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Decanting the Collection at Knole

Guest - Wednesday February 17, 2016 16:45
Knole, Kent

Knole, Kent

From 2011 to 2013, Royal Oak supporters raised $1.25 million to support the conservation of Knole’s ballroom and its contents. Knole is one of the Trust’s most spectacular properties – it’s a sprawling estate with hundreds of rooms, its own deer park and a profound history tied to some of England’s most important cultural figures. We are proud to help protect such a special place forever, for everyone.

The preservation work at Knole is ongoing, and the hardworking team at its conservation studio is maintaining a fascinating blog about their progress. We’ll be sharing some of their posts in the weeks and months to come, including this one. Stay tuned for more!

By The Knole Conservation Studio

Welcome back to the Knole Conservation Blog. As followers of the blog may already be aware, we are in the midst of an ongoing conservation project here at Knole. This has kept us pretty busy over the past couple of months with no signs of slowing down.

The project itself combines the construction of a new Conservation Studio with extensive work in the Showrooms to improve heating, lighting and the general display of the collection. It’s the Showrooms work that we’re looking at today. In order to gain safe access to all the necessary spaces, everything that lives in what we call the second half of the house (the Ballroom, Reynolds Room, Cartoon Gallery and King’s Room) must be removed to temporary storage.

The Cartoon Gallery at Knole. The room takes its name from a set of six large copies of Raphael's cartoons. The decoration of the gallery was carried out by the 1rst Earl Thomas Sackville.

The Cartoon Gallery at Knole. The room takes its name from a set of six large copies of Raphael’s cartoons. The decoration of the gallery was carried out by the 1rst Earl Thomas Sackville.

After a long period of preparation we began decanting the collection on 4th January. This has involved a gargantuan effort from everyone at Knole. This includes staff, volunteers, and contractors who came to help. We even had assistance from some of our neighboring NT properties!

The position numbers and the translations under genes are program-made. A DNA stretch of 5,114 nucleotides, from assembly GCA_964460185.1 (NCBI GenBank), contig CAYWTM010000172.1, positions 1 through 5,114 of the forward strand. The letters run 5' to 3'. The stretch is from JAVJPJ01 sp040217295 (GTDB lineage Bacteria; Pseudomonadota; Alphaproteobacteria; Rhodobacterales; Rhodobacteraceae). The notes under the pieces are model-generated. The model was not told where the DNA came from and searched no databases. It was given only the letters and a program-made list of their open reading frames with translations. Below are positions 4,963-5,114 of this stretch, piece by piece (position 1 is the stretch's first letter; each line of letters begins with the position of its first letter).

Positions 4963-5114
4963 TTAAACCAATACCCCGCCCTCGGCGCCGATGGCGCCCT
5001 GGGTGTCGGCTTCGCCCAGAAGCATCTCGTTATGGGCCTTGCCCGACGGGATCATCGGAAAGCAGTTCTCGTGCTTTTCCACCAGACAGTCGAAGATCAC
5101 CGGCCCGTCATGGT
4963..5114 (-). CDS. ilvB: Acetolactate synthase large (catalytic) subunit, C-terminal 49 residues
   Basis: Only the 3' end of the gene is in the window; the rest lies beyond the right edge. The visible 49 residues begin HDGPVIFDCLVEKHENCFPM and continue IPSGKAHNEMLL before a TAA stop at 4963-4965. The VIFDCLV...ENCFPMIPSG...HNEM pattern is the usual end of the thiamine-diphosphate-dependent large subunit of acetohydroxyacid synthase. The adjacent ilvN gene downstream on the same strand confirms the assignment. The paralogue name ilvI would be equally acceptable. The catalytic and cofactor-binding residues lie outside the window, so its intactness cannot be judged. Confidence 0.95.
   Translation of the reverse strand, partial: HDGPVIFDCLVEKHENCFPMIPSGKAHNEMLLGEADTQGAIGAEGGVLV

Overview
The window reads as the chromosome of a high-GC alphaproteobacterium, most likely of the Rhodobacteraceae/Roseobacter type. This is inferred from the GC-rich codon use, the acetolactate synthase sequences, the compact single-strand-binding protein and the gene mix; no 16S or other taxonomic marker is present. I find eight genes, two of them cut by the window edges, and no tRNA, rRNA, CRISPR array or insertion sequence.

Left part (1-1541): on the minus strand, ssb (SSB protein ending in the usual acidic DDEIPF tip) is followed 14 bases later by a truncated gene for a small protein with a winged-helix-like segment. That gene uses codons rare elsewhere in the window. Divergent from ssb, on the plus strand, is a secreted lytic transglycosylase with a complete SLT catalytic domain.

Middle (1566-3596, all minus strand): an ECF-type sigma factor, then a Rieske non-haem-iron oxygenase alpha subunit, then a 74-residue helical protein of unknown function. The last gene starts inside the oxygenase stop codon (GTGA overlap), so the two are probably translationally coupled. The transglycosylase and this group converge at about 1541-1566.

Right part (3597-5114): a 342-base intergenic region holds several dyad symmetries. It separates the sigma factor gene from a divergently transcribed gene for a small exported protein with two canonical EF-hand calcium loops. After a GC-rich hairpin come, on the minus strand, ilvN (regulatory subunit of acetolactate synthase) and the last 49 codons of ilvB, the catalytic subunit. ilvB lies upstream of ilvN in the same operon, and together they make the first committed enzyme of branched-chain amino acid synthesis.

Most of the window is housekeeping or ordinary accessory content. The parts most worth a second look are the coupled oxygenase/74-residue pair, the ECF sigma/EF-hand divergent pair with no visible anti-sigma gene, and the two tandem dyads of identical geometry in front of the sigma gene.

The Cartoon Gallery. We have even removed blinds from the windows and have had to erect temporary coverings to protect the vulnerable red textile on the walls.

The Cartoon Gallery. We have even removed blinds from the windows and have had to erect temporary coverings to protect the vulnerable red textile on the walls.

The thing about National Trust houses (and all museums for that matter), is that we can’t just go around moving things on a whim. The value and fragility of the collection means that we need to keep a very careful track of where everything is going, what condition it was in when it moved, whether it was cleaned/needed cleaning etc. etc. As you can see there is a lot to do!

The Ballroom during the cleaning, covering and documentation process.

The Ballroom during the cleaning, covering and documentation process.

We inspected, cleaned, documented and labeled. When this was done we were finally able to get things moving. For four weeks we have steadily worked our way through each room. First removing furniture, then paintings, carpets, tapestries and eventually even the light fixtures. You won’t recognize the house now!

Unfortunately some things have to be left in the house while the work happens around them. This is very few items and is really only things too big or heave to be easily removed. The Kings Bed, some marble tables and table tops, a harpsichord and couple of large tables are all to be left where they are. Every other piece of our collection is all gone and has been placed either in temporary storage for the coming year.

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Left: The Reynolds Room after emptying. You can see gaps in the caffoy wall covering where paintings have previously hung. Right: The Cartoon Gallery with  everything removed apart from the heaviest 3 items.

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